The holidays may be over, but cold and flu season is far from finished. Between now and the end of winter, parents and caregivers across the state will scour their local pharmacies for relief from cold or flu symptoms for themselves and their children. However, some of these medications can do more harm than good when used improperly, and the Illinois Poison Center (IPC) is warning families to be careful about how they store the products they bring into their homes.
In 2017, the IPC managed three serious cases involving children who accidentally ingested over-thecounter cold symptom relief products containing camphor. All of them suffered from nausea, vomiting, drowsiness, and seizure-like symptoms, including tremors, shakiness and eyes rolling in the back of the head. All three required hospitalization, and fortunately, each child recovered.
“Thankfully, these cases have a happy ending, but they’re a reminder of just how toxic products all of us have at home can be,” says Carol DesLauriers, Pharm.D., D.A.B.A.T., Senior Director, IPC. “Anyone who spends time with young children needs to be aware of the danger and store these medications properly.”
Camphor is found in low concentrations in topical ointments, rubs and vaporizer solutions—e.g. Vicks VapoRubTM, Vicks VapoSteamTM and similar name-brand and generic products—used to treat cold or flu symptoms, by either massaging them into the skin or adding them to humidifiers. When used as directed, these products are safe and can relieve coughs and congestion and soothe nasal passages. However, when swallowed, they can be toxic.
The IPC reported 372 cases of camphor poisoning in 2017, most of them from accidental ingestion. The majority of these exposures involved curious toddlers swallowing camphor-containing products. In other instances, children and adults mistakenly ingested substances with camphor, believing they were traditional liquid cough and cold medication. Camphor, a stimulant to the central nervous system, can cause nausea and vomiting, confusion, agitation, hallucinations, tremors, and seizures. Symptoms usually appear within 90 minutes of exposure.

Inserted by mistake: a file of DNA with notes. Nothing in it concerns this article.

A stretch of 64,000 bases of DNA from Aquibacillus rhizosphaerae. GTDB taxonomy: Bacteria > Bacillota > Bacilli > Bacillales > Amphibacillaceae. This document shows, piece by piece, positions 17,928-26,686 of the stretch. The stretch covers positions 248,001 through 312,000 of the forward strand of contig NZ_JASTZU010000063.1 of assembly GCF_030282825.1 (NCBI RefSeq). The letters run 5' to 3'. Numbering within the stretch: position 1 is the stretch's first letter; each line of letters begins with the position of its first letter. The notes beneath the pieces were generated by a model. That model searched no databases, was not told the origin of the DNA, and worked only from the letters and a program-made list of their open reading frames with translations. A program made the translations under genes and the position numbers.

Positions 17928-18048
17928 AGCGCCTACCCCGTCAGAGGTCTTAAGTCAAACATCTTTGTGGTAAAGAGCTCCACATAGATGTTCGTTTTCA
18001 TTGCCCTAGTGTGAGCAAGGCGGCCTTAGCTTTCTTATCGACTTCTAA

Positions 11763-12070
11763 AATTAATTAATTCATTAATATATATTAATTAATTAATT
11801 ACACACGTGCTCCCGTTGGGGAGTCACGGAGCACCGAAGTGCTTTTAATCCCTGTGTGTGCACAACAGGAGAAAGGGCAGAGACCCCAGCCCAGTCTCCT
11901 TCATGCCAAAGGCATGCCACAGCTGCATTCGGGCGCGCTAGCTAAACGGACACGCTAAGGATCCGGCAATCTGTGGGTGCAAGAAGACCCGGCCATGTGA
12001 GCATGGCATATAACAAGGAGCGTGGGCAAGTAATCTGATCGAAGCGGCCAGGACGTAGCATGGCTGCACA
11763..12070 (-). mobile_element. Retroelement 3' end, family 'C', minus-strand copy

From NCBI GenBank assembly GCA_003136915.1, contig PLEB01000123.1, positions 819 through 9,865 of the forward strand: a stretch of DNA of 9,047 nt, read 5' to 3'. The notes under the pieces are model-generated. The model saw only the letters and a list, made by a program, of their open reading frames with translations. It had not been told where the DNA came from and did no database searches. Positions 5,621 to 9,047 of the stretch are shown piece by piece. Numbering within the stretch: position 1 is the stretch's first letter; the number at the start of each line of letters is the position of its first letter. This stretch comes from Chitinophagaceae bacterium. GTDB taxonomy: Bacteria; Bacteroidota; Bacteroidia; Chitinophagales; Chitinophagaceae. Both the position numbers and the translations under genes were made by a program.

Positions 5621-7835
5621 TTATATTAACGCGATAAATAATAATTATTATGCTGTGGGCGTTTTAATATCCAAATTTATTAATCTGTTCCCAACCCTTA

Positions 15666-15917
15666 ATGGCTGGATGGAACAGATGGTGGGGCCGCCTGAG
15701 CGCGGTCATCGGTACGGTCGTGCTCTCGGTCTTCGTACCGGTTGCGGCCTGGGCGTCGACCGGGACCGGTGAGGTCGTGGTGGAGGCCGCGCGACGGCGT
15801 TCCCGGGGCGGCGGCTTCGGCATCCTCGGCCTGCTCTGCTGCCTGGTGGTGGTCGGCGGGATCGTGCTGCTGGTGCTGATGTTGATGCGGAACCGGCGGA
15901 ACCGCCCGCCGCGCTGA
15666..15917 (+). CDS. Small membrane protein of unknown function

If parents and caregivers have medications containing camphor in their homes, they should always store them out of reach and out of sight of small children. Many camphor-containing products—which include some arthritis topical creams, gels and patches, cold sore blister products and mothball formulations, in addition to cold relief medication—are not sold in child-resistant containers. It takes only a moment for a young child to swallow a few mouthfuls.
If you suspect someone has ingested camphor:
Never induce vomiting
Avoid giving them milk or oily foods.
Similarly, if a camphor-containing product is in the eyes, rinse them thoroughly with room temperature water.
In all cases of suspected exposure to camphor, immediately call the IPC helpline at 800-222-1222. To learn more about camphor, see a recent IPC blog post, at http://ipcblog.org/2017/12/06/got-cold-or-cough-with-congestion-get-cautious-with-camphor/
For more information on medication safety and other topics from the IPC, go to http://illinoispoisoncenter.org/Resource_Center.
IPC experts are available to provide information and treatment advice 24 hours per day, 365 days per year, including holidays. If you suspect that you or someone you know has been exposed to a potentially harmful substance, please call the IPC at 800-222-1222. The call is free and confidential. For more information, visit the IPC’s website: http://illinoispoisoncenter.org